Disney's $52bn (£37bn) takeover of parts of 21st Century Fox increases the chances regulators will ultimately give Rupert Murdoch’s takeover of Sky the green light.
The Competition and Markets Authority (CMA) today released its preliminary findings on two specific counts relating to Fox’s $15bn acquisition of the 61 per cent of Sky it does not already own.
The Fox takeover of Sky would exert too much influence over public opinion and news providers in the UK – known as media plurality – the CMA said. But in relation to a “genuine commitment to broadcasting standards”, regulators said the merger is not expected to operate against the public interest.
Addressing MPs after the CMA report was published, culture secretary Matt Hancock said last December’s Disney deal with Fox “could address concerns set out in the provisional findings”.
“However the uncertainty about whether, when, or how, that transaction will complete means the CMA has also set out potential approaches which include introducing remedies which would fall away subject to the Disney/Fox transaction completing,” he added.
A final draft of the CMA report will be published on 1 May.
“Deal was almost done”
Sky shares rose more than two per cent in the wake of the preliminary findings, with analysts split on the implications.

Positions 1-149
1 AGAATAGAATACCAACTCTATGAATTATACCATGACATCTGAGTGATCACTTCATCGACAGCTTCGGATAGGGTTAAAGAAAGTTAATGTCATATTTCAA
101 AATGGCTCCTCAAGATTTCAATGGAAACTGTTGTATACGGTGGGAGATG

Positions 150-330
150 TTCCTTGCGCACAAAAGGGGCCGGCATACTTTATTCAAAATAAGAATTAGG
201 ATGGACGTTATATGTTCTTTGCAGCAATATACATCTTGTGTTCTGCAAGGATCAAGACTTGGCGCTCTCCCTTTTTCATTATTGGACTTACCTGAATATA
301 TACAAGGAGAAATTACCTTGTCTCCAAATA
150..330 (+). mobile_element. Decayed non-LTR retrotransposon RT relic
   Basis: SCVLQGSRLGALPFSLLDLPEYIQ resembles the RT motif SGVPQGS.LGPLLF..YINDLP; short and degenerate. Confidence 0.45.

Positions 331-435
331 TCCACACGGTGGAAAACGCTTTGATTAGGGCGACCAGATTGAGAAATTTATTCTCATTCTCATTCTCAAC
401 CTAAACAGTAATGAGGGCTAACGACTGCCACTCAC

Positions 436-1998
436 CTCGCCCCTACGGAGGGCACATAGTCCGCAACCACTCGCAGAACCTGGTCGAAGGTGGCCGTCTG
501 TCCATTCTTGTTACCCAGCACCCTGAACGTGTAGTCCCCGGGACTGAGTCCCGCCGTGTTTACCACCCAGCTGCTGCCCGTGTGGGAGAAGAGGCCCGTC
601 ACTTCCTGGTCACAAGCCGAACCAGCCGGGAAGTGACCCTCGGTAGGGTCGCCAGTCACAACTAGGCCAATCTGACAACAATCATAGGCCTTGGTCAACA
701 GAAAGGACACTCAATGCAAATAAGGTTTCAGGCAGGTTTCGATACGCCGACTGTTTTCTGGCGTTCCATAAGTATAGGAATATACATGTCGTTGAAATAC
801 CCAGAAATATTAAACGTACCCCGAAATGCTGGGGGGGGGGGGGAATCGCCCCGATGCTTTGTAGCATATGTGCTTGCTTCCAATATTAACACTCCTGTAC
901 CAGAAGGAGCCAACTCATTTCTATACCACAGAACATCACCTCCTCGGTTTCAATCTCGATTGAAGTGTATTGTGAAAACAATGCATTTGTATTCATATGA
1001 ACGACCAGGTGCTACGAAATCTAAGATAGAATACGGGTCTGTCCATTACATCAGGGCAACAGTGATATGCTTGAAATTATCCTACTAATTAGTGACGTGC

Brokers from Citi concluded the provisional findings suggested a “deal was almost done”.
Jefferies analyst Jerry Dellis added: “Had the CMA provisionally raised public interest concerns on the grounds of broadcasting standards, we believe that finding practical remedies would have been much more challenging. An acceptable framework for spinning out Sky News appears to us quite attainable and the CMA is showing flexibility.”
However, analyst duo Roddy Davidson of Shore Capital and Liberum’s Ian Whittaker were less bullish. Concessions – over and above what had been expected – would need to be made, they said.
“The CMA’s language in its remedies suggests a greater risk of the deal not occurring,” said Whittaker.
Meanwhile, Fox “welcomed” the CMA’s findings on broadcasting standards but was “disappointed” on the media plurality interim conclusion.
Assuming Hancock receives the final draft of the CMA report on 1 May, he will have until 14 June to make his final decision on the takeover.